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Make sure hibernation is enabled. Open the Terminal Type sudo pm-hibernate into the terminal and press Enter. Enter your password when prompted. If the hibernate test works, you can continue to use the sudo pm-hibernate command when you want to hibernate. Run in the terminal: sudo gedit ...


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What's the difference between sleep, suspend, and hibernate? Sleep (sometimes called Standby or “turn off display”) typically means that your computer and/or monitor are put into an idle, low power state. Depending on your operating system, sleep is sometimes used interchangeably with suspend (as is the case in Ubuntu based systems). What sleep does on ...


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Follow steps in terminal. sudo gedit /etc/pm/sleep.d/20_custom-ehci_hcd In gedit copy the second code you will see on ubuntu forums, Here's the link.


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I would try suspending (standby) with this command: dbus-send --system --print-reply \ --dest="org.freedesktop.UPower" \ /org/freedesktop/UPower \ org.freedesktop.UPower.Suspend Change Suspend to Hibernate if you want to hibernate instead I would probably create an alias in ~/.bashrc such as alias standby="dbus-send --system --print-reply \ ...


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Install gnome-tweak-tool by: sudo apt-get install gnome-tweak-tool Hit Super key/Windows key and search for Tweak Tool. Go to 'Power' options and change the behavior as you wish.


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I had same problem. Try: ntfsfix /dev/sda5 "remove_hiberfile" option no longer works. "ntfs-3g" package policy is to use the new tool ntfsfix However, this tool didn't work for me either. So I plugged the hard disk in a Windows machine, turned off "Fast Startup" in power button options from within Windows, then shutdown and replaced back the hd in my ...


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No, you can't make that setup using HandlePowerKey entry for systemd. It is not a script hook, just a predefined options. HandlePowerKey=, HandleSuspendKey=, HandleHibernateKey=, HandleLidSwitch=, HandleLidSwitchDocked= Controls whether logind shall handle the system power and sleep keys and the lid switch to trigger actions such as system ...


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Concerns about swap on SSDs are unfounded. They can handle a good 10,000 writes, so to wear out a 500 GB SSD you would have to write 100 MB / second to it every second for for 578 days. There is no way you are going to manage to keep it constantly swapping that much for that long, and certainly writing 1-2 gb for hibernation once or twice a day is not ...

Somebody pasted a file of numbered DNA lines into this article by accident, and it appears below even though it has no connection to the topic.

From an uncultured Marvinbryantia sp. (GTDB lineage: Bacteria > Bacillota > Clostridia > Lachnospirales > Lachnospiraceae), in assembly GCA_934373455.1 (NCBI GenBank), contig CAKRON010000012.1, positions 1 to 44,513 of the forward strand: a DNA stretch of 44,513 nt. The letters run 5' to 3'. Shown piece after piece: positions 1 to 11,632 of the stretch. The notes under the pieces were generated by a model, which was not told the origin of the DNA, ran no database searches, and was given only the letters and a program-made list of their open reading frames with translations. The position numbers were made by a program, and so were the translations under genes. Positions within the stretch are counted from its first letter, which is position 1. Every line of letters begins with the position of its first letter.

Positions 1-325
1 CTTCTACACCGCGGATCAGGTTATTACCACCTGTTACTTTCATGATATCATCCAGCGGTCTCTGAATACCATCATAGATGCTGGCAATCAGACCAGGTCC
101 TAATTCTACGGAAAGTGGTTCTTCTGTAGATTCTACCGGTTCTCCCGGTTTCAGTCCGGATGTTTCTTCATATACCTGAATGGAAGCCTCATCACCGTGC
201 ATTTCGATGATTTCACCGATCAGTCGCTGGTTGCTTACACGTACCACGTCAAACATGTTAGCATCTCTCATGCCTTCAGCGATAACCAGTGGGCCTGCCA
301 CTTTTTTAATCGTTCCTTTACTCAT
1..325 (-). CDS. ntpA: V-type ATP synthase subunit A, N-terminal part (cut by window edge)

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Depending on how much RAM your system has, you can get away with using very little swap, and even then, your computer will only use swap when it runs out of space in RAM. Obviously, writing to the SSD will shorten its lifespan, but as long as you avoid using utilities that make many small writes (like defragmentation) you should be fine. Hibernate works by ...


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You should check your swappiness value. Usually it is left at 60. It should be 10 or 15: cat /proc/sys/vm/swappiness You can change it on the fly with sudo bash -c "echo -e 10 > /proc/sys/vm/swappiness" and make it stick with sudo bash -c "echo 'vm.swappiness = 15' >> /etc/sysctl.conf"


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use kill -SIGSTOP $(pgrep process_name) to suspend a process and kill -SIGCONT $(pgrep process_name) to resume it. In terminal the shorthand would be: Ctrl+Z to suspend and fg to bring it back into forground, bg to make it continue in background.


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Your problem is in not matching UUID. You probably re-created your swap partition after install. You can fix it by running sudo tee /etc/initramfs-tools/conf.d/resume <<< "RESUME=UUID=de8544b3-7bca-4ff1-9a1c-755bcc6da7b4" sudo update-initramfs -u -k all and reboot. To enable hibernation in shutdown menu you can use this answer.


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For the situation I described running a non-stock kernel, the following solution worked. Depending on what kernel series you're using, YMMV: You'll need to do these to get grub/initramfs set up correctly: sudo blkid | grep swap <-- get your swap uuid sudo <your_text_editor_here> /etc/default/grub <-- edit your grub file ...


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I found this to be very helpful. First you must make sure your swap is setup to save the current state onto swap and then resume. It involves setting your fstab, grub, and initramfs files properly. Please read the following carefully and completely. https://help.ubuntu.com/community/SwapFaq Next you can follow this ubuntu help to test for and setup ...



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